Employment Law changes in 2023
On the back of Brexit, a pandemic and a cost-of-living crisis, employers are hoping things start to settle in 2023. Whilst it’s hoped this will be the case, there are also a number of employment law changes which are set to take effect, and proposed changes which are expected to progress, throughout this year. As such, it’s more important than ever to remain up to date with the goings-on in the HR world, to ensure businesses remain compliant and resilient.
New National Minimum Wage rates have been confirmed for April 2023 as follows:
- 23+ year olds = £10.42
- 21–22-year-olds = £10.18
- 18–20-year-olds = £7.49
- 16–17-year-olds = £5.28
- Apprentices = £5.28
The rate of statutory maternity, paternity, adoption, shared parental and parental bereavement pay will increase from £156.66 per week to £172.48 per week. Similarly, the rate of statutory sick pay will increase from £99.35 per week to £109.40 per week. The lower earnings limit, which employees must meet to be eligible for these payments, is remaining at £123 per week. Since minimum wage rates are increasing but the LEL is staying the same, more people may fall within scope of statutory payments when they didn’t before.
There will be an extra bank holiday to mark the coronation of King Charles III on Monday 8 May 2023. Employers should consider whether they will remain open or close on this day and assess what staffing levels may be needed and/or the process for booking time off. They will also need to review the wording of contracts to determine whether employees are entitled to the additional bank holiday.
Several Private Members Bill are making their way through parliament which, once passed, will enhance employees’ entitlements and employers’ obligations. These include introducing statutory neonatal leave and carer’s leave; making it unlawful for employers to withhold tips and service charges from workers; allowing flexible working requests to be submitted from day-one of employment and for employees to make two requests per year; extending protection against redundancy for pregnant employees and new parents; and, implementing minimum service levels for strike action to be lawful in certain industries.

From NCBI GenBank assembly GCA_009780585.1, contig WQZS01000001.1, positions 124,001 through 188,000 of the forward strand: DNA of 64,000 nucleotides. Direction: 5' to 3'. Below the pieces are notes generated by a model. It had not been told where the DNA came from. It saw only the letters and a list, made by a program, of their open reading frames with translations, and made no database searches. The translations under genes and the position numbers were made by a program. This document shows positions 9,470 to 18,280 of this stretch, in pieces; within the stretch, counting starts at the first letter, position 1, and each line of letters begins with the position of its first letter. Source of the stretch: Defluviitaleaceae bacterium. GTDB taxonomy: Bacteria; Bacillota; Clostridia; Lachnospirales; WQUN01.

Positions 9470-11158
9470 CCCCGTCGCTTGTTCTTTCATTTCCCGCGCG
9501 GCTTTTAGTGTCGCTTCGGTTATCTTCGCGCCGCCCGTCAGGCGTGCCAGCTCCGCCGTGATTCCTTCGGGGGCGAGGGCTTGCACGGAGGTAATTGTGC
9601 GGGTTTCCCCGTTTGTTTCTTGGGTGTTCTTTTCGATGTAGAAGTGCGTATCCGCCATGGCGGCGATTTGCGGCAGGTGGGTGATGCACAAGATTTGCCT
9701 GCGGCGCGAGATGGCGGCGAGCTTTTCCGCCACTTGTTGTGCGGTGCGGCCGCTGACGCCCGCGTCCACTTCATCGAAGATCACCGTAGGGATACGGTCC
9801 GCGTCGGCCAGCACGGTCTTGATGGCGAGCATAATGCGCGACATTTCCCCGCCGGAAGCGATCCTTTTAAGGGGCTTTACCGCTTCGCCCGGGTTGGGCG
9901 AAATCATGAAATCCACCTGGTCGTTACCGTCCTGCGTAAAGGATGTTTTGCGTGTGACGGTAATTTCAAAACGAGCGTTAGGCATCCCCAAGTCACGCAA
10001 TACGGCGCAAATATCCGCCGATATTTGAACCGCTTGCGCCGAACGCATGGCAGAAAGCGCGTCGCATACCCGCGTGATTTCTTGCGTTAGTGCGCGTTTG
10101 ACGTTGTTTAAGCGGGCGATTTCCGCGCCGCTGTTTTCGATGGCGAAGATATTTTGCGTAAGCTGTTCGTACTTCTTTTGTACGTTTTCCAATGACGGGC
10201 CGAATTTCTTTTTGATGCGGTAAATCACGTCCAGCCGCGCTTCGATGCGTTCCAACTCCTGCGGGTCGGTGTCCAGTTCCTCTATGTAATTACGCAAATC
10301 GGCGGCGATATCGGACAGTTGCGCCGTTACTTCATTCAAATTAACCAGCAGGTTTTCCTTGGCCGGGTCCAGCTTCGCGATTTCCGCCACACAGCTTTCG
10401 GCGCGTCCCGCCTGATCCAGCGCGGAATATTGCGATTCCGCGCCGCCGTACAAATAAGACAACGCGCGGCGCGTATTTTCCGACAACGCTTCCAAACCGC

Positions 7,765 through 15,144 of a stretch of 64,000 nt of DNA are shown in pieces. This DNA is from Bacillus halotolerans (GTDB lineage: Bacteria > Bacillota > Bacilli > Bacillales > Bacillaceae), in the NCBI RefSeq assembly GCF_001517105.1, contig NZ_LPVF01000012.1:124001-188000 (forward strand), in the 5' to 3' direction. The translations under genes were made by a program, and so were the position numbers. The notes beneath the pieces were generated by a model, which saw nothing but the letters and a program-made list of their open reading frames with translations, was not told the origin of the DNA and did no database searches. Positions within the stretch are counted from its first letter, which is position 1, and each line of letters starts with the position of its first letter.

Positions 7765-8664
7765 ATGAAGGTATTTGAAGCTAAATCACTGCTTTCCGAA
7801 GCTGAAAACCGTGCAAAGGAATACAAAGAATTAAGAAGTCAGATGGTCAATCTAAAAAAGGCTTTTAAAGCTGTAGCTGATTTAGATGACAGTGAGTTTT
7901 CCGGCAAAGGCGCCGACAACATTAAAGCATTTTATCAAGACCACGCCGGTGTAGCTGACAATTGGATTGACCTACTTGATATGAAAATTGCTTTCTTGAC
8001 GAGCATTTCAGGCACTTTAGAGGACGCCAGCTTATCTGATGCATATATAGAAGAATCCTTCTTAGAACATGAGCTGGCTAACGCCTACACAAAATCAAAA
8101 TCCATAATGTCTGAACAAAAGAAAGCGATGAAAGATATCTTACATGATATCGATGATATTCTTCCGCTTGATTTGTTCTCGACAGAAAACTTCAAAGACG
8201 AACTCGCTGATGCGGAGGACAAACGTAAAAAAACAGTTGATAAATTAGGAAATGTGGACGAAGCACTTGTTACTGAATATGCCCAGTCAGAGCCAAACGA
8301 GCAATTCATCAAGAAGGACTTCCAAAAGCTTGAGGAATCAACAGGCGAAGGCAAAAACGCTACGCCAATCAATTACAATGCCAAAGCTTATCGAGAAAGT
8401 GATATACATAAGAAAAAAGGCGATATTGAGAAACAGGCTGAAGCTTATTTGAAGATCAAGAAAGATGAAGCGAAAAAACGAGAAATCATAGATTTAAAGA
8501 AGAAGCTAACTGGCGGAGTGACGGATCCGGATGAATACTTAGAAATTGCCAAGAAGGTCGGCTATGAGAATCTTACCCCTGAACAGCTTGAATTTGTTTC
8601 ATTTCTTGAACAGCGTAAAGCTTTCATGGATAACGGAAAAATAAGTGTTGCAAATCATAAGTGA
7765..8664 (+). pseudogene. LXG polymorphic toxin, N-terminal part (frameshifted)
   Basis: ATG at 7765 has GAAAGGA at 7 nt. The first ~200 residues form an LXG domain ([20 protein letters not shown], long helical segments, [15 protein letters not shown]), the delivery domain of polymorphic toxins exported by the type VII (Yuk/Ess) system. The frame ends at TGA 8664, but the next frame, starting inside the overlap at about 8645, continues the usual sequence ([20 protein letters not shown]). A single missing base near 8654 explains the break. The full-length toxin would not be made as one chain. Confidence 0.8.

Historically, Private Members Bills did not have much success at changing the law or introducing new laws. However, it seems highly likely that the aforementioned Bills will all come progress this year and come into force at some point over this year and next.
Additionally, the government has recently launched two public consultations with the aim of changing the law relating to holiday entitlement for permanent part-year workers and fire-rehire processes. Its first consultation is seeking responses on proposals to amend the Working Time Regulations to allow holiday entitlement to be pro-rated for part-year and irregular hours workers. If passed, this would see affected workers receive annual leave which is directly proportionate to their working time.
The second consultation hopes to introduce a new statutory code of practice on fire-rehire processes which may make it more difficult to change contractual terms and conditions. Employers who don’t complete a full and fair consultation and dismissal-reengagement process in line with the code could face a compensation uplift of up to 25% for related tribunal claims.